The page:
8. (13 oct) GMAT prep 2 (2009)– 750 (Q50, V40)
9. (14 oct) GMAT prep 2(repeat) (2009) – 780 (Q51, V47)MGMATs
They are great for Quants practice and good for verbal. They are CAT in nature and the scoring algorithm is pretty accurate.
My average score over 6 MGMATs: 730 (don't have the breakup)KAPLAN testsPlease stay away from these
. They are just bad practice material. They not CATs and have very poor questions.PowerPrep
These tests are excellent during the initial stages of your preparation. The scoring algorithm is the same as that on the GMAT. But the questions you see on PowerPrep will be easier than those on GMATprep. Also, most of those questions are now in the OGs My G-Day experience:
I had scheduled my GMAT for 15-OCT at 9.00 AM. Not my preferred slot but this was all that was available.
Starting 10-Oct, I started taking full length GMATprep exams , including both the AWA essays, at the same time as GMAT slot, 9.00AM. Even though, I saw some repeat questions, I was a seeing a lot of new questions.
I wanted to sleep for at least 8 hours before my GMAT, but could manage only 6 as I couldn’t finish my revisions and was pretty nervous. Nevertheless, woke up, got ready, had a really light breakfast (just some fresh fruits..!!) and was off to the test center. Had a RED BULL on my way. Reached the test center about 20 mins before my appointment and completed the test center verification formalities. Started my exam around 9.15am with a racing heart!AWA
section was as expected; the argument was full of loopholes and assumptions and was easily attackable on multiple grounds. And I had already decided to structure the argument based on my template that I had prepared during the course of my preps. The analysis of an issue was not too tough either, and I was able to squeeze in 3 points/examples in favor of my stand on the issue. Finished both the essays a minute too late maybe.Break 1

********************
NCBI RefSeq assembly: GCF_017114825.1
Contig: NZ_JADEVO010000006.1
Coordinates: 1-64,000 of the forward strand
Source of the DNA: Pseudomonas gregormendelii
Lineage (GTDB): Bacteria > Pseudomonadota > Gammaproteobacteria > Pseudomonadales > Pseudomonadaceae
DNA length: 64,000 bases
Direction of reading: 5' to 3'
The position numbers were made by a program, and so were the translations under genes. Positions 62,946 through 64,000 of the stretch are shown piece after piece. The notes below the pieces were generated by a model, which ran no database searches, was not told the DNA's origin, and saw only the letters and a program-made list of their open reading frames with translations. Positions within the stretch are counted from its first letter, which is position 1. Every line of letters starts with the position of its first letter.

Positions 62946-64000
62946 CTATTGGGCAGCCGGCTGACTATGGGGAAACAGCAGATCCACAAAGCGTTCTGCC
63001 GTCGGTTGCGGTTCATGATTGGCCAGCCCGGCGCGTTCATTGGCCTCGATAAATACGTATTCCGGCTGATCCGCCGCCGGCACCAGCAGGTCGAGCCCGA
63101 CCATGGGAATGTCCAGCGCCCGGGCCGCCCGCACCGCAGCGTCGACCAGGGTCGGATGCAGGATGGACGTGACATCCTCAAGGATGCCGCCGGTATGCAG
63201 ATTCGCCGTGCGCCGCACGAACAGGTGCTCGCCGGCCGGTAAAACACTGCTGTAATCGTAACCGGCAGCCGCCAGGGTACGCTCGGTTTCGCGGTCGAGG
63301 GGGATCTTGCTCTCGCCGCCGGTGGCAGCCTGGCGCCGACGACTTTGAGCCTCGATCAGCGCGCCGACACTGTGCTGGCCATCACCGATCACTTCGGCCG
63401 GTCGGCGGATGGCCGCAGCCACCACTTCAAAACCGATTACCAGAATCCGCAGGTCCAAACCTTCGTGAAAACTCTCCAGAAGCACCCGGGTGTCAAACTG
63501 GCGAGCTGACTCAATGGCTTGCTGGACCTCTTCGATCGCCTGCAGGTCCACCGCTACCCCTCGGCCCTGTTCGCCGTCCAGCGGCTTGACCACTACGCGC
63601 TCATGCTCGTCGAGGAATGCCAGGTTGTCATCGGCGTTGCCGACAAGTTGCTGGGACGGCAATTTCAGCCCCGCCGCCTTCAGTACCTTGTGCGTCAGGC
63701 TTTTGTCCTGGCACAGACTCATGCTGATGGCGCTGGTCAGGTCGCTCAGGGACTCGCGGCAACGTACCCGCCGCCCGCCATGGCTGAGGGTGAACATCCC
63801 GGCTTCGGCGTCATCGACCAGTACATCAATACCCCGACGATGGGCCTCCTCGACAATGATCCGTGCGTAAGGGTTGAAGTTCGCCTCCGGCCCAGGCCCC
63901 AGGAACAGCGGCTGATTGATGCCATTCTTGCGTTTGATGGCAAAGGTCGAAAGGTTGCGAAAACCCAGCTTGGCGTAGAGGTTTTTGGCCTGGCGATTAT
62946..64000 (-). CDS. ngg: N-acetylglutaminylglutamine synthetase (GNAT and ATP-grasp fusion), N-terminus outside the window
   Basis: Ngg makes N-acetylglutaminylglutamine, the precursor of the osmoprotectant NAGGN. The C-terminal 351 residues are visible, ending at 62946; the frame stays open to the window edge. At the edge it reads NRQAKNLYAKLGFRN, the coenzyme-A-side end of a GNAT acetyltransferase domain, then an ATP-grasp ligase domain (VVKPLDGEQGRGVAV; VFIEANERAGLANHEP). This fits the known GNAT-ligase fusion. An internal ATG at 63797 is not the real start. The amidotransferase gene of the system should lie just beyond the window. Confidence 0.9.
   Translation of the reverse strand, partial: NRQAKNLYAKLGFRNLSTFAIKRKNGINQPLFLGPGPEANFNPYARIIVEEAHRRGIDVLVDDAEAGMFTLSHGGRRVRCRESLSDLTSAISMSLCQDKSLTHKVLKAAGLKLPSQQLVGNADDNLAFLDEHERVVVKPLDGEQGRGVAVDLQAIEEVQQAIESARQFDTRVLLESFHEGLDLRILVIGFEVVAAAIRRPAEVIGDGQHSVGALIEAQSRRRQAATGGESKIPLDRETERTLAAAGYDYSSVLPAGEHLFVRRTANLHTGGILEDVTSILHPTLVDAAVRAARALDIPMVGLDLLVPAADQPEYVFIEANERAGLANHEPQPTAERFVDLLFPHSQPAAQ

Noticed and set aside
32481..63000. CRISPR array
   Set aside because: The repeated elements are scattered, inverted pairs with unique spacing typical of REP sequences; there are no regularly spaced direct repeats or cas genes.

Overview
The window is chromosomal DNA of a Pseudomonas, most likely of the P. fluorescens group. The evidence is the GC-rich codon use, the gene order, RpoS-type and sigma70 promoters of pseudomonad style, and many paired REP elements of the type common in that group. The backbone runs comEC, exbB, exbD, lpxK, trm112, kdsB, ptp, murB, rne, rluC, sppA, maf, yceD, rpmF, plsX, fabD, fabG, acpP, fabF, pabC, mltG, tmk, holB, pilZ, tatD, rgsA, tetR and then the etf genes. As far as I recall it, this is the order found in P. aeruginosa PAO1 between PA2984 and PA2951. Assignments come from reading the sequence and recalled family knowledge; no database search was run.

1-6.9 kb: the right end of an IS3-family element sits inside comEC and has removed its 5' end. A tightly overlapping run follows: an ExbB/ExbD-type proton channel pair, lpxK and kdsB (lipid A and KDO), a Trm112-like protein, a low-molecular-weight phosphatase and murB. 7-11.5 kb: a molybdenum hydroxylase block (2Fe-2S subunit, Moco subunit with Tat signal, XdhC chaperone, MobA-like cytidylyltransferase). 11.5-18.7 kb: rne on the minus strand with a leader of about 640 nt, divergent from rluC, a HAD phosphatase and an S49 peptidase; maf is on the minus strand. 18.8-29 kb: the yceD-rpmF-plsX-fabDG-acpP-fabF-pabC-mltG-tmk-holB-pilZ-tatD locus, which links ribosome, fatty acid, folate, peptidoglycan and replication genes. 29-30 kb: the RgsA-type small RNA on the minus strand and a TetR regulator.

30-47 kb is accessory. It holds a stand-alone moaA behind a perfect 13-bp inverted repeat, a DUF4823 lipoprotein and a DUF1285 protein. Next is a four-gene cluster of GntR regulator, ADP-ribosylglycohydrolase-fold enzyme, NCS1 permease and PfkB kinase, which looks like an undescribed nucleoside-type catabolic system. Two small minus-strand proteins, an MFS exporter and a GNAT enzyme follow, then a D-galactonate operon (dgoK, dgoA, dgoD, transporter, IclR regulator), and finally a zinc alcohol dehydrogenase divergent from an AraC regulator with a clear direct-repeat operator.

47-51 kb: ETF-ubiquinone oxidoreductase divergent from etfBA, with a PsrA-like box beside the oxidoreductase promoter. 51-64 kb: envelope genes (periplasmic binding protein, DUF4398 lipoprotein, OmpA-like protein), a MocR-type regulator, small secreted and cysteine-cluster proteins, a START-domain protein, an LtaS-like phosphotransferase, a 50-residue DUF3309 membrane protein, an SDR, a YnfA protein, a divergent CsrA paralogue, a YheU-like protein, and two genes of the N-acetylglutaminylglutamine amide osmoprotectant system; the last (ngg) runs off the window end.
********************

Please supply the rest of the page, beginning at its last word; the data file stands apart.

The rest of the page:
: 1 Red Bull + 1 chocolate + Slow breathing for a minuteQuants section
: I wanted to do well in quants, scoring at least 50, if not 51. And I knew it wouldn’t be easy. Based on the questions in GMATprep, I knew I was gonna get some tricky questions which would require both time and speed. And speed was not my forte..!! Anyways, I really got stuck in a 2 or 3 DS questions and I have a feeling I got them wrong, resulting in a score of only 49..!! I Didn’t manage my time in the section very well; I managed to confirm the answer for the last question with just 3 secs left..!! Speed and lack of time management cost me dearly in Quants.Break 2